There are 4 (or 3?) other companies that won the same contract, one of whom is using the "telescoped" round. They have to make several dozen guns and a whole pile of ammo for testing, and the ammo has no requirement except to push the 6.8 pill the military likes, to the required velocity, and do it reliably, so it will be interesting to see who wins it, and how. Personally, I have a HARD time saying yes, put all our eggs in one basket, so unless Sig is significantly better within the price range, I'm not sure they should get the bid.

But if they licensed the design and let others build it....maybe?

And that CT round with the polymer case is really interesting, being lighter and probably shorter. But they aren't showing the guns yet.
 

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Discussion Starter · #85 ·

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Well...that’s one design. There are several.
 

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Discussion Starter · #87 ·

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ONE OF the prototypes....
So in short, the old 6,8 SPC will spawn the new military GPC which may or may not be a close approximation of the older wildcat round. How far off are we before we get mil-surp ammo on this, in your humble opinion?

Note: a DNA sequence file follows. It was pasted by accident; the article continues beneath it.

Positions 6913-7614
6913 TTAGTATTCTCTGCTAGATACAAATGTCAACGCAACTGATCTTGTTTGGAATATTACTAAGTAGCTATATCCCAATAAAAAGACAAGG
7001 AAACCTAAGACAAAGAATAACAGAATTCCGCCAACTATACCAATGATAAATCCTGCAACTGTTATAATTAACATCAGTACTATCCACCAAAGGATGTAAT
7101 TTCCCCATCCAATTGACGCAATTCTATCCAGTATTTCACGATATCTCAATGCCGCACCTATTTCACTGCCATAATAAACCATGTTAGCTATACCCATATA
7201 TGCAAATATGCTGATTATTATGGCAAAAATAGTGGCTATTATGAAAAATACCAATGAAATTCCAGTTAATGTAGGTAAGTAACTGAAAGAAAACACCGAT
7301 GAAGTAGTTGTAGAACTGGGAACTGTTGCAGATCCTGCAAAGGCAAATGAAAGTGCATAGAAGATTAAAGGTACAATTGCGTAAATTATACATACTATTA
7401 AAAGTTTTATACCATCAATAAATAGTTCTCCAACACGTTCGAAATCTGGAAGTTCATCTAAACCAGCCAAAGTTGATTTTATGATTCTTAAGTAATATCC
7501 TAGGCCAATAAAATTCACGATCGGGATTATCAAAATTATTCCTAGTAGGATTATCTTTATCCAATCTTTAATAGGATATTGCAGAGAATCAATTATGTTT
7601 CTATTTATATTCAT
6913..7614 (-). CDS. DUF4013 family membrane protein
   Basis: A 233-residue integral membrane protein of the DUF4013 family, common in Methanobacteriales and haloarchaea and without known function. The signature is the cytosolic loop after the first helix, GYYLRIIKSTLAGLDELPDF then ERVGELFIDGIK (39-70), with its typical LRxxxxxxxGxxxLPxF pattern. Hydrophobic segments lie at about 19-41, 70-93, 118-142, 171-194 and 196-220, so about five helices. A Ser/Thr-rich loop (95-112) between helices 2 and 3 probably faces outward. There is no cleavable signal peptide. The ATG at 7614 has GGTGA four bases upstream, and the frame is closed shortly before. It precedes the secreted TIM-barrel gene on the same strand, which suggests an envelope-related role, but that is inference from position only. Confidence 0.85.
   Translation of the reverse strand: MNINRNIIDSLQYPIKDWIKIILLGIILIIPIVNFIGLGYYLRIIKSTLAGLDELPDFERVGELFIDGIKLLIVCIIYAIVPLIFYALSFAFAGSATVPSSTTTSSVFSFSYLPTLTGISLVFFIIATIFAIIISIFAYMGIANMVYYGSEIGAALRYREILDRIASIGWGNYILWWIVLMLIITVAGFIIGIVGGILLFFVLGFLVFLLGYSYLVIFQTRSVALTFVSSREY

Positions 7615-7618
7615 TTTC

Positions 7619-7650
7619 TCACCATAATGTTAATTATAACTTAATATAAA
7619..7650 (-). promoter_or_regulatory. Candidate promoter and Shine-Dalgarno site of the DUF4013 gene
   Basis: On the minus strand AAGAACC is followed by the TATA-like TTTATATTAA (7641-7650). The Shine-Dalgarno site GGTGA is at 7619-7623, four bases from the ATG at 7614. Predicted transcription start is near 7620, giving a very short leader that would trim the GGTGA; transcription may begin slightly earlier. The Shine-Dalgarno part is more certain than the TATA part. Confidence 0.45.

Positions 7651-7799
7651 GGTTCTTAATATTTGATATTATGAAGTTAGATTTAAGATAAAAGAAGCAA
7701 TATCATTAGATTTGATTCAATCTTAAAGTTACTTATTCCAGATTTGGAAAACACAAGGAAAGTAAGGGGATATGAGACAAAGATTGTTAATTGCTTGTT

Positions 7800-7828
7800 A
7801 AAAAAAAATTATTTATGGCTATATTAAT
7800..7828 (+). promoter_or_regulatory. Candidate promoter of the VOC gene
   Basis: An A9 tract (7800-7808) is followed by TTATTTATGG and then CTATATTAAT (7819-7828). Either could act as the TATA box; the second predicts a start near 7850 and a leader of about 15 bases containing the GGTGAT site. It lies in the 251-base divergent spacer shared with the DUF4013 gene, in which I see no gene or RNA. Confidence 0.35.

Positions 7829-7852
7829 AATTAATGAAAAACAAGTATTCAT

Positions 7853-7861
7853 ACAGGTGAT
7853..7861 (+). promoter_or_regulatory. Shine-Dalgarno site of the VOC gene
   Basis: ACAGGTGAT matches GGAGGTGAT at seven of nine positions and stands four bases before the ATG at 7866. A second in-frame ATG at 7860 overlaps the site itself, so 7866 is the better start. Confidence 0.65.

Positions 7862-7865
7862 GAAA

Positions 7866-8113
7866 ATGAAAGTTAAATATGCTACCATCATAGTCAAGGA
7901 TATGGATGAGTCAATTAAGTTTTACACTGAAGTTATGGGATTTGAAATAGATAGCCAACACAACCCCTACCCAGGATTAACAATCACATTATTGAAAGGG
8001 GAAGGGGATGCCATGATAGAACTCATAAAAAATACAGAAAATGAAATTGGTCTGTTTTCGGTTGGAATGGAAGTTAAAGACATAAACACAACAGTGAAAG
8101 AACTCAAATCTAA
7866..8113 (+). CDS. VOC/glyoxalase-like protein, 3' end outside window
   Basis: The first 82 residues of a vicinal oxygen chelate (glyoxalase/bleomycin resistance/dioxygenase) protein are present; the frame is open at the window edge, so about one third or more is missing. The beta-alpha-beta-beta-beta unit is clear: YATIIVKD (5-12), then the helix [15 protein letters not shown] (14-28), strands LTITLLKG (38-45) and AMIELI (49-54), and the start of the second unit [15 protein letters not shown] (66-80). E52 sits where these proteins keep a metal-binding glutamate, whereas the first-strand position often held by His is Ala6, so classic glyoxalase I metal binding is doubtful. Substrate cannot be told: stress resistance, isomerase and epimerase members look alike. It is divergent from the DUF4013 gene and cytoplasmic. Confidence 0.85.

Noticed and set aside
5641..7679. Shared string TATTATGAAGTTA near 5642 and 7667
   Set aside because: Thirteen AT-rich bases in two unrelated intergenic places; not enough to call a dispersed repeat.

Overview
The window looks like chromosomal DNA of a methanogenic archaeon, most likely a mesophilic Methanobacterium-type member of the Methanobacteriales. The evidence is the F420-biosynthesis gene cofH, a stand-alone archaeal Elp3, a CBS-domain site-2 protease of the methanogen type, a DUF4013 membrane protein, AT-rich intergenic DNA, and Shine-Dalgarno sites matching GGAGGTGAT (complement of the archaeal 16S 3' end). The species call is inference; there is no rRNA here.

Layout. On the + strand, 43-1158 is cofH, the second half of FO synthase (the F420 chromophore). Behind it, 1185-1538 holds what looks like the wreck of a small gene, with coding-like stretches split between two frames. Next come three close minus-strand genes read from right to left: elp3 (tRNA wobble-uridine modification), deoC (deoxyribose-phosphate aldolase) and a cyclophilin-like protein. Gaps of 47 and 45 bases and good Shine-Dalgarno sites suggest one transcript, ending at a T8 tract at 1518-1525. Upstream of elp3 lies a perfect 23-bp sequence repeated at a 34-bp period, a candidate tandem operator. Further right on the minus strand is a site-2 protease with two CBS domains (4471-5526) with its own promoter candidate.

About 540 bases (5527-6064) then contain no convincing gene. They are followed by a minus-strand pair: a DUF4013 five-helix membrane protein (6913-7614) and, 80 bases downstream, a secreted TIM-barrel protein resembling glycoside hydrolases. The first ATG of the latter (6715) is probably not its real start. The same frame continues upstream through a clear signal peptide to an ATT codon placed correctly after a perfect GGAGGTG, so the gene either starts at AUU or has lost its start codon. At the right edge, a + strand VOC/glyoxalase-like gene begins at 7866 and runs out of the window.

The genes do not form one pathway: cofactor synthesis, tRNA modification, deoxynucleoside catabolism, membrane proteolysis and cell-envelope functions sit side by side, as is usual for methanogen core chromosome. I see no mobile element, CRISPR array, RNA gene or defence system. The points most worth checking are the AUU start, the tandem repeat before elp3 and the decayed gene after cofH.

Let alone whole weapons...
 

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Discussion Starter · #90 ·
I am guessing it will be a few years before firearms and ammunition are available to the free state citizens. From what I read, this is not verified, the new military round will be a 6.8 x 51 millimeter cartridge. The new bullet weight will be about 135 grain. Again, that is not verified so that information could be wrong.

I am probably not going to be interested until this rifle round gets really common. .308 Winchester and .300 AAC Blackout are all I need for rifles at the present.
 

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I give it about a year before the Pentagon cancels yet another program to replace 5.56 and 7.62 NATO :rolleyes:
Seriously. The Army was talking about a new rifle, a new pistol, and a new PT test at various times for about 10 years before I retired. The Army Times made it sound like that stuff was all just around the corner. They finally came out with the new pistol and the new PT test, both, after I was out.

That rifle won't come out for probably another 10 years if it even does come out.
 

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The Army usually doesn’t buy the first gen thing and call it a day. They MIGHT buy a thousand of whatever wins the trials, and try them out for 6-8 months, then ask for changes, that will take a year, then troop trials again, and IF it’s OK, then make the move over a few years. So a decade...like Think1st said.